Mediation can help to protect older people living in culturally and linguistically diverse communities from becoming victims of financial abuse, according to an expert in the field.

Associate Professor Dale Bagshaw will speak about preventing elder abuse in CALD communities at this week’s inaugural Ageing in a Foreign Land conference, being held at Flinders University.

The AIFL conference brings together expertise in multicultural communities with government, researchers, academics, policy makers and services, and aims to respond to the voices of older people in multicultural communities.

What is elder mediation?

Elder mediation is a cooperative process in which a professionally trained elder mediator helps facilitate discussions that assist people in addressing the range of changes and stresses that can occur through the family life cycle, Assoc Prof Bagshaw told HelloCare.

Elder mediation can help to prevent the financial abuse of older people in CALD communities, she said.

“It is a voluntary, focused, preventative, respectful process – usually multi-party, multi-issue and intergenerational,” said Assoc Prof Bagshaw.

“The mediator facilitates discussions focusing on present strengths and assists participants in addressing their stated wishes or concerns.”

Financial abuse is the most common form of elder abuse

“Financial abuse is the most commonly reported form of abuse of older people in Australia, often accompanied by psychological abuse.

“More often than not the abuse is perpetrated by adult sons and daughters,” Assoc Prof Bagshaw explained.

“Where there are allegations of financial abuse by a family member or carer, or where an older person is deemed to be at risk of abuse, a facilitated meeting of family members and significant others can be called and plans can be put in place to prevent the abuse from happening or to stop any abuse that has been occurring.

“Older people from CALD communities are unlikely to call the police or engage in adversarial processes, in particular when the abuser is a family member,” she said.

What is financial elder abuse?

Financial abuse of older people is defined as “the illegal or improper use and/or mismanagement of an older person’s money, property or resources without his or her knowledge or permission’.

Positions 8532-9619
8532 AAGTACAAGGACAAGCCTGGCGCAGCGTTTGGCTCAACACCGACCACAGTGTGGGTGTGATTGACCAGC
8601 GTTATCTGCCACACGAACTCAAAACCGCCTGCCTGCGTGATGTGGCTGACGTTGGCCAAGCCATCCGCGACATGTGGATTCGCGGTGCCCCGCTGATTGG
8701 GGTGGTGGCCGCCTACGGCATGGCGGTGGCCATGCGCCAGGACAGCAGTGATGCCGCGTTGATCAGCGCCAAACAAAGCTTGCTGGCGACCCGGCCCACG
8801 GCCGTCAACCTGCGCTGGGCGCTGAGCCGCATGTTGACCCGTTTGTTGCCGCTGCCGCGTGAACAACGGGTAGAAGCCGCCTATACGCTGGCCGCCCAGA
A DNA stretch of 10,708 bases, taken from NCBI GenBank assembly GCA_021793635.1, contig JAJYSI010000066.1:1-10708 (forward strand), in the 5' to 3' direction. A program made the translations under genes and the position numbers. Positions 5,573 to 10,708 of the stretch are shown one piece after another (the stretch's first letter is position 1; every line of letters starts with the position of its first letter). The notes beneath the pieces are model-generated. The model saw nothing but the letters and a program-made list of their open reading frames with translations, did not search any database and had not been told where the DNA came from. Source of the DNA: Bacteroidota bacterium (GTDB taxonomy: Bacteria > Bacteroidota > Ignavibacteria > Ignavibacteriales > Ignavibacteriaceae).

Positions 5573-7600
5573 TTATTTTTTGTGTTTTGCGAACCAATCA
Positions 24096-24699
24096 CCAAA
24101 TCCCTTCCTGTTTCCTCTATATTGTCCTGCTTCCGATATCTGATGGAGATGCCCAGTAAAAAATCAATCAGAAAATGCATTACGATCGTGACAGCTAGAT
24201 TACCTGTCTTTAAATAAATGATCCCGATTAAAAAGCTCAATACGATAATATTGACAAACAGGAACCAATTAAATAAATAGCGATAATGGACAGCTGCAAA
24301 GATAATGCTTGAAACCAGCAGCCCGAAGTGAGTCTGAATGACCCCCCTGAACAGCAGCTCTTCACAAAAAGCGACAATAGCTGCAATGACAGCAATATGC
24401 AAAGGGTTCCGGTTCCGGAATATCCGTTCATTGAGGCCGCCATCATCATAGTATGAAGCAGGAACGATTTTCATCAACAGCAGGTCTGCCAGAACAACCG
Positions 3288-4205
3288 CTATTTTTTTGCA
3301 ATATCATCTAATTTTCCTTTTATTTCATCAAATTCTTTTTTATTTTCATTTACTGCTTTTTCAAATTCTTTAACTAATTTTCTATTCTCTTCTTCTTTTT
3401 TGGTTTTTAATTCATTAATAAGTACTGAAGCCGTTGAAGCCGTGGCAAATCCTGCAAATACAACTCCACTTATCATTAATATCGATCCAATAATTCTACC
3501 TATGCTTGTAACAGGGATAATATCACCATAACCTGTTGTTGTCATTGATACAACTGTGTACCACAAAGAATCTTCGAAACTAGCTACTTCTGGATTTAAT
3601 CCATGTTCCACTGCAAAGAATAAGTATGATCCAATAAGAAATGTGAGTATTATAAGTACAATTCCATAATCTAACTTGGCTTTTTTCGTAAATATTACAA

“It can include forgery, stealing, forced changes to a will, involuntary or unusual transfer of money or property to another person , incurring debts for which the older person is responsible, withholding funds from the older person, failure to repay loans, lack of financial information provided to an older person by their Power of Attorney, or abuse of the Power of Attorney’s power.”

What are the possible outcomes of elder mediation?

Elder mediation is a confidential, voluntary process and can:

  • open and facilitate communication between family members, and between family members and the older person
  • include significant others who are involved with the older person
  • raise awareness of the rights of older people
  • provide a context and process that enables the ‘voice’ of the older person to be heard (directly or indirectly) and their interests, needs and wishes to be respected
  • provide opportunities for older people to take ownership of and be empowered by the process
  • assist the participants to handle differences or conflicts in a constructive way
  • increase the accountability and responsibility of family members and significant others
  • address the ageist, gendered and cultural contexts in which  abuse occurs
  • develop preventative/early intervention strategies where there is a risk of abuse
  • develop interdisciplinary understanding and collaborations
  • involve the social network surrounding an older adult who may be vulnerable to abuse or exploitation
  • and thereby enhance the safety of the older person.

Ageist and racist views create a lack of respect

There are a number of reasons that older people from CALD communities are particularly vulnerable to financial abuse, Assoc Prof Bagshaw told HelloCare.

They may rely on family members and their communities for support and care, and may be financially dependent on them. They may have communication and language difficulties, and be socially isolated. Cultural norms may prevent them from speaking out, and their carers may lack the relevant knowledge or skills to help them.

Migrants or refugees may have limited or no access to extended family or supportive communities to help them.

Assoc Prof Bagshaw also said that ageist and racist community attitudes can also lead to a lack of respect and concern for the safety, interests, needs and rights of older people from CALD communities.

The barriers to older people from CALD communities reporting abuse include:

  • lack of knowledge of their rights and/or resources
  • diminished cognitive capacity
  • mental or physical disability
  • poor or restricted mobility
  • lack of awareness of what constitutes abuse
  • social isolation or fear of alienation
  • the need to preserve a family relationship
  • dependency on others in the family
  • the stigma and shame associated with abuse (in particular if the abuser is a family member)
  • literacy and language barriers
  • religious, generational and cultural barriers
  • fear of reprisal from the perpetrator and
  • a perceived or actual lack of options or access to services.

To find out more about elder mediation you can visit the elder mediation website.

The Ageing in a Foreign Land conference will be held on 19-20 June, at the Migration Museum, Adelaide, South Australia.

If you are concerned that you or someone you know is a victim of elder abuse, you can call the elder abuse help line on 1800 628 221.

(Visited 129 times, 1 visits today)